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From Reef to Table: Social and Ecological Factors Affecting Coral Reef Fisheries, Artisanal Seafood Supply Chains, and Seafood Security.

Kittinger JN, Teneva LT, Koike H, Stamoulis KA, Kittinger DS, Oleson KL, Conklin E, Gomes M, Wilcox B, Friedlander AM - PLoS ONE (2015)

Bottom Line: Ocean and coastal ecosystems provide critical fisheries, coastal protection, and cultural benefits to communities worldwide, but these services are diminishing due to local and global threats.Our results show that this small-scale fishery provides large-scale benefits to communities, including 7,353 ± 1547 kg yr(-1) (mean ± SE) of seafood per year, equating to >30,000 meals with an economic value of $78,432.This approach provides a method for assessing social, economic, and cultural values provided by small-scale food systems, as well as important contributions to food security, with significant implications for conservation and management.

View Article: PubMed Central - PubMed

Affiliation: Conservation International, Betty and Gordon Moore Center for Science and Oceans, 7192 Kalaniana'ole Hwy, Honolulu, Hawaii, United States of America; Center for Ocean Solutions, Stanford University, Stanford Woods Institute for the Environment, 99 Pacific Street, Monterey, California, United States of America.

ABSTRACT
Ocean and coastal ecosystems provide critical fisheries, coastal protection, and cultural benefits to communities worldwide, but these services are diminishing due to local and global threats. In response, place-based strategies involve communities and resource users in management have proliferated. Here, we present a transferable community-based approach to assess the social and ecological factors affecting resource sustainability and food security in a small-scale, coral reef fishery. Our results show that this small-scale fishery provides large-scale benefits to communities, including 7,353 ± 1547 kg yr(-1) (mean ± SE) of seafood per year, equating to >30,000 meals with an economic value of $78,432. The vast majority of the catch is used for subsistence, contributing to community food security: 58% is kept, 33.5% is given away, and 8.5% is sold. Our spatial analysis assesses the geographic distribution of community beneficiaries from the fishery (the "food shed" for the fishery), and we document that 20% of seafood procured from the fishery is used for sociocultural events that are important for social cohesion. This approach provides a method for assessing social, economic, and cultural values provided by small-scale food systems, as well as important contributions to food security, with significant implications for conservation and management. This interdisciplinary effort aims to demonstrate a transferable participatory research approach useful for resource-dependent communities as they cope with socioeconomic, cultural, and environmental change.

No MeSH data available.


Related in: MedlinePlus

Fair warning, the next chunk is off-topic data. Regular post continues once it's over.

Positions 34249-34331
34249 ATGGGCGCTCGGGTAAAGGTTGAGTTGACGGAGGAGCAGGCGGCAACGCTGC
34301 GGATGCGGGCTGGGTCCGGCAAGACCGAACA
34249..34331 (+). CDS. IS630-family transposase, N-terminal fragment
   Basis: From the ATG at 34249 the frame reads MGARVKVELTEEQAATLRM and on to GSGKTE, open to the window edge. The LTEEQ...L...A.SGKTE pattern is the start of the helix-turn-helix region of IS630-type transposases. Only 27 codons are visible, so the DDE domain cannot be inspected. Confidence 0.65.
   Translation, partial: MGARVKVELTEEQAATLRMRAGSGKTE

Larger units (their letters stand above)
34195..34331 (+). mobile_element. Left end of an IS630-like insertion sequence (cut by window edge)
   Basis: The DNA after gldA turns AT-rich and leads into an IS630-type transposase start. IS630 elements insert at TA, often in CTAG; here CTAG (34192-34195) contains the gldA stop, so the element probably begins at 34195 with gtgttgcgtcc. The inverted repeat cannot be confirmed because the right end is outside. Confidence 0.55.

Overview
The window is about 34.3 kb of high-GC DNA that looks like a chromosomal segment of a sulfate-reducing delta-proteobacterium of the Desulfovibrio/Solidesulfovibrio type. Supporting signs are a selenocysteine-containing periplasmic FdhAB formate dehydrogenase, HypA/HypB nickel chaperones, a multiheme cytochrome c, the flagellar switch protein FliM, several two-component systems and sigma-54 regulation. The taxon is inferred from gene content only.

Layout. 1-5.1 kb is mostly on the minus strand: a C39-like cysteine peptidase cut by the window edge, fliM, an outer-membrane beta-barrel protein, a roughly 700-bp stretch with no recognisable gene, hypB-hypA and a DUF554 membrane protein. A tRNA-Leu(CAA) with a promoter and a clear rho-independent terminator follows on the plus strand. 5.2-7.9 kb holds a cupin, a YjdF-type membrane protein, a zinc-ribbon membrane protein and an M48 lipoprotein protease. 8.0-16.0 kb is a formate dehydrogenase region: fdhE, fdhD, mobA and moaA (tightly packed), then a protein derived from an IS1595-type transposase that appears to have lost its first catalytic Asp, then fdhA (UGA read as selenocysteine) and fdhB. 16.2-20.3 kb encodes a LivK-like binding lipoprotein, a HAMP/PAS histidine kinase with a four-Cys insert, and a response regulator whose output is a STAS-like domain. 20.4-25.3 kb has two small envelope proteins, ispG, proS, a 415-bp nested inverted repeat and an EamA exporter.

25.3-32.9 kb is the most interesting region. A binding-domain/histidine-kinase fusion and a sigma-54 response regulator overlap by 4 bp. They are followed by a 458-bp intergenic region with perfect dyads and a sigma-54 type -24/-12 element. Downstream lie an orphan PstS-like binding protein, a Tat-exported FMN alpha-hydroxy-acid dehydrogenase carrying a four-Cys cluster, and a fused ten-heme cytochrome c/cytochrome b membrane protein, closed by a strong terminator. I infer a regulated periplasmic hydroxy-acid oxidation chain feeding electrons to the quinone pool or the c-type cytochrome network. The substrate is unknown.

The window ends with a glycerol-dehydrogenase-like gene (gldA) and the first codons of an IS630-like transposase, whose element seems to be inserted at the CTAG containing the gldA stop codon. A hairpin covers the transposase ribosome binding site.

Mapping artisanal seafood supply chains as “fish flow” from the Kīholo Bay coral reef fishery.Arrows indicate locations where seafood from Kīholo is consumed. Exact locations are indicated as place-names; some destinations were only available at coarser district (moku) levels (these are indicated with asterisks). Post-landings disposition is distinguished for kept (red), given away (blue), and sold (green) seafood. Pie charts are scaled to the total catch (kg) for each destination. The numbers in each pie are the number of distribution events recorded for each destination and represent only survey-recorded end-use, not the annual expanded catch. The district boundaries, Digital Elevation Model (DEM), and transportation lines were acquired from the Hawai‘i state GIS portal [http://planning.hawaii.gov/gis/download-gis-data/].
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pone.0123856.g005: Mapping artisanal seafood supply chains as “fish flow” from the Kīholo Bay coral reef fishery.Arrows indicate locations where seafood from Kīholo is consumed. Exact locations are indicated as place-names; some destinations were only available at coarser district (moku) levels (these are indicated with asterisks). Post-landings disposition is distinguished for kept (red), given away (blue), and sold (green) seafood. Pie charts are scaled to the total catch (kg) for each destination. The numbers in each pie are the number of distribution events recorded for each destination and represent only survey-recorded end-use, not the annual expanded catch. The district boundaries, Digital Elevation Model (DEM), and transportation lines were acquired from the Hawai‘i state GIS portal [http://planning.hawaii.gov/gis/download-gis-data/].

Mentions: Using data from our fish flow surveys, we mapped the geographic location, amount (by weight and number of recorded events), and disposition (end use) for seafood obtained from the Kīholo Bay coral reef fishery (Fig 5). This “fish flow” mapping revealed the geographic scale and dynamics of artisanal seafood supply chains associated with this fishery. Most seafood is consumed relatively close to Kīholo Bay, with 92% percent of the catch remaining within a 75-km radius of Kīholo Bay. Within this 75-km radius, 33% of the catch is given away, 53% is kept, and 6% is sold.